• Start the takeoff process, counting the various assemblies, runs of pipe and fittings to ensure you know exactly what materials you need. You can do this on paper plans with colored pencils and a worksheet or list, marking the plans as you count to avoid mistakes. There are a number of different formats you can use, but be consistent and take a second look over your work before proceeding.
  • Are there any unusual items in the takeoff, such as sensor faucets, solar water heating factors or similar aspects that require specialized fixtures, fittings or considerations? f so, talk to suppliers and check installation instructions for any additional aspects you'll need to be aware of to quote the job properly.
  • How long will it take to install? Your labor costs will include a wide range of aspects, from union wages and insurance to escalation rate that accounts for higher labor costs of 1-2% for every floor you work on above the fourth floor in a larger structure. Don't forget to add a buffer to cover unexpected issues on the job site.
  • Walk away and then come back and review or get a second set of eyes on your figures. Do you have up-to-date supplier costs? Have you goofed up your takeoff, labor estimates or overhead? Take a few minutes to mentally go through the job and see if you've forgotten anything, such as equipment rental for a scissors lift for that sprinkler system or trench digger for water lines to an outlying building.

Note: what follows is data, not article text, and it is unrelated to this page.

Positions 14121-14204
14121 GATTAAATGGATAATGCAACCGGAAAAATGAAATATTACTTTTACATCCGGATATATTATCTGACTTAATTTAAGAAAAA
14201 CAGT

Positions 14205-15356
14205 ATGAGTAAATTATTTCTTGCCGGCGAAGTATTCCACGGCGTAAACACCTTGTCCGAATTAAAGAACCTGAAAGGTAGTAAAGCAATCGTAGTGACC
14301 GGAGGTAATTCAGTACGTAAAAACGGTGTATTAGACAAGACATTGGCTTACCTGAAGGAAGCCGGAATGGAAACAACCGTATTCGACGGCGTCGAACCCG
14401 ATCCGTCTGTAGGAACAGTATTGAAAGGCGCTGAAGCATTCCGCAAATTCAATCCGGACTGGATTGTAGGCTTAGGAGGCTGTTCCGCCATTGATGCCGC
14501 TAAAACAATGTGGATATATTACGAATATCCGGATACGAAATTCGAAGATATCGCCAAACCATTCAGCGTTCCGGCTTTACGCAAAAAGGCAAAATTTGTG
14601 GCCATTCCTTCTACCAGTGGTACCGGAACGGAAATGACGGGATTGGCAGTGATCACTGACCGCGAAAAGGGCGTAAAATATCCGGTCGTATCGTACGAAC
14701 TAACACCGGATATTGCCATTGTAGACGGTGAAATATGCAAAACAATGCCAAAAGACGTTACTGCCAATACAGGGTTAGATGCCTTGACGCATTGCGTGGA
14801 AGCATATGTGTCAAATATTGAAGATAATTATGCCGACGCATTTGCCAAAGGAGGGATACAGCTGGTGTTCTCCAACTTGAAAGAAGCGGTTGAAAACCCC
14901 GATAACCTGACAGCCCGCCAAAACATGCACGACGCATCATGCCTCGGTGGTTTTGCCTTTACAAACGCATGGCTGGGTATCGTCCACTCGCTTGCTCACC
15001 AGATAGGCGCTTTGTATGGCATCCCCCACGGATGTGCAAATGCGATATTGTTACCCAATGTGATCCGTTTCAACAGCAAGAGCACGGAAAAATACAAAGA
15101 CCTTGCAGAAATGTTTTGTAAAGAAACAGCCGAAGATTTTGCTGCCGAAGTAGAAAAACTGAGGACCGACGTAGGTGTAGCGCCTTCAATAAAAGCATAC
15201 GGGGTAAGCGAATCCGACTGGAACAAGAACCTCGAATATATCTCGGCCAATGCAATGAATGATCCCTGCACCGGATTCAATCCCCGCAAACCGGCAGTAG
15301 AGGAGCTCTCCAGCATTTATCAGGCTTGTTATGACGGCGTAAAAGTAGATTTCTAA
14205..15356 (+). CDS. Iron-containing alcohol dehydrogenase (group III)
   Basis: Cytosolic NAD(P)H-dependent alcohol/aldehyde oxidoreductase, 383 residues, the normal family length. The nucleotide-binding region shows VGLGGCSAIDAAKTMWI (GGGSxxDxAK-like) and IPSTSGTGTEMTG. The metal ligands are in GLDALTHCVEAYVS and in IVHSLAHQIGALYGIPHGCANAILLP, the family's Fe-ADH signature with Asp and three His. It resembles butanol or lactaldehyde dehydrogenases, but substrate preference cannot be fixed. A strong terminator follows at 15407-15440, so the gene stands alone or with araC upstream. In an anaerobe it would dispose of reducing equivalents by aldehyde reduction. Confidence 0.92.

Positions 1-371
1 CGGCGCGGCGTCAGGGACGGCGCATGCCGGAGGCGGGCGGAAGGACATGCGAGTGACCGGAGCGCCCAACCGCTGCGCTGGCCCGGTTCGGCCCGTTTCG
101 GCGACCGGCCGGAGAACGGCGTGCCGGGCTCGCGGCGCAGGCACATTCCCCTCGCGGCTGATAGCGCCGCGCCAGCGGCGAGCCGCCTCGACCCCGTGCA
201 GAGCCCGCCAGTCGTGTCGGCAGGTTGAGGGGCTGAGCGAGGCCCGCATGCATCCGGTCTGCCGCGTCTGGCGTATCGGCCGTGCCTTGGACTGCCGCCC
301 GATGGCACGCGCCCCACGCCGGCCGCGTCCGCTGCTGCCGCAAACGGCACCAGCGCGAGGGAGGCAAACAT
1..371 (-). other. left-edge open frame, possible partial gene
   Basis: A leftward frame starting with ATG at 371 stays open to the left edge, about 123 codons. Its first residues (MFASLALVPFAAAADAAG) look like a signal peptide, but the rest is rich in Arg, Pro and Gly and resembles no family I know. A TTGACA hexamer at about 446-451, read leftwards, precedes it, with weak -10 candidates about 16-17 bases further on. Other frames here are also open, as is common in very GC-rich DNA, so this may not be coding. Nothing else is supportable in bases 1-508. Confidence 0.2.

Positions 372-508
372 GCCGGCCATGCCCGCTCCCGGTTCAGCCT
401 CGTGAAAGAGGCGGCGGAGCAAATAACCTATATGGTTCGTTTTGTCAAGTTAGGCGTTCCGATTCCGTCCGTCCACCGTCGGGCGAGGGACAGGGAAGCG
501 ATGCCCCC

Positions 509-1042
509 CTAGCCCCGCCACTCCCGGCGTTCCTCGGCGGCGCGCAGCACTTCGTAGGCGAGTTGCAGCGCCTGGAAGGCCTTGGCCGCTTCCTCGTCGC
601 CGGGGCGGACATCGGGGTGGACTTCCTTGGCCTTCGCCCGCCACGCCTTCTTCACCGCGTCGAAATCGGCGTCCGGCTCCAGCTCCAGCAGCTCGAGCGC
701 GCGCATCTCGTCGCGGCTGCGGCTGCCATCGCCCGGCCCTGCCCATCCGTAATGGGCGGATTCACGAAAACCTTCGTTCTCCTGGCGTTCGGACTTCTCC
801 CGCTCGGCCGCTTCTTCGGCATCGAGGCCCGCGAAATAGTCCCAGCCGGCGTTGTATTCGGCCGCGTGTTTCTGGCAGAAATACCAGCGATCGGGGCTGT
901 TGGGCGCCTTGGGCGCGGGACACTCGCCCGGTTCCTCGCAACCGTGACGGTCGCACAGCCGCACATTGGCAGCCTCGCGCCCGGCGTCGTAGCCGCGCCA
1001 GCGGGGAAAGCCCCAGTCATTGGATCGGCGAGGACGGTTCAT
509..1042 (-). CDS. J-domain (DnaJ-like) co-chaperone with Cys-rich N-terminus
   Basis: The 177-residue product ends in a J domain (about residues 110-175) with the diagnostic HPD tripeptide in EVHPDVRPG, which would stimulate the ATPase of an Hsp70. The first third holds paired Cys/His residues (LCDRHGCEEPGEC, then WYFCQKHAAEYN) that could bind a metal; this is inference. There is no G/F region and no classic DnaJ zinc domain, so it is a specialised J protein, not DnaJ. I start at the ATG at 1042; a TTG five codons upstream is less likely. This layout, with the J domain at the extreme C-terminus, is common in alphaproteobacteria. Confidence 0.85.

• Take a solid look at the money. If you're carrying cash for a project manager, need foremen on the project or requires a union person on site, have you accounted for these costs? Don't forget to add your profit!
  • Put your paperwork together. This includes a proposal that lists everything included in the job specifically, any insurance documents that are required and similar documentation for the project. Take a break and then read through it again to catch grammar or spelling mistakes to retain a professional appearance.
  • Turn in your paperwork and follow up. If it's a public bidding meeting, make sure to attend so you can address any concerns immediately, as this builds trust with the prospect, giving you a leg up over absent competitors.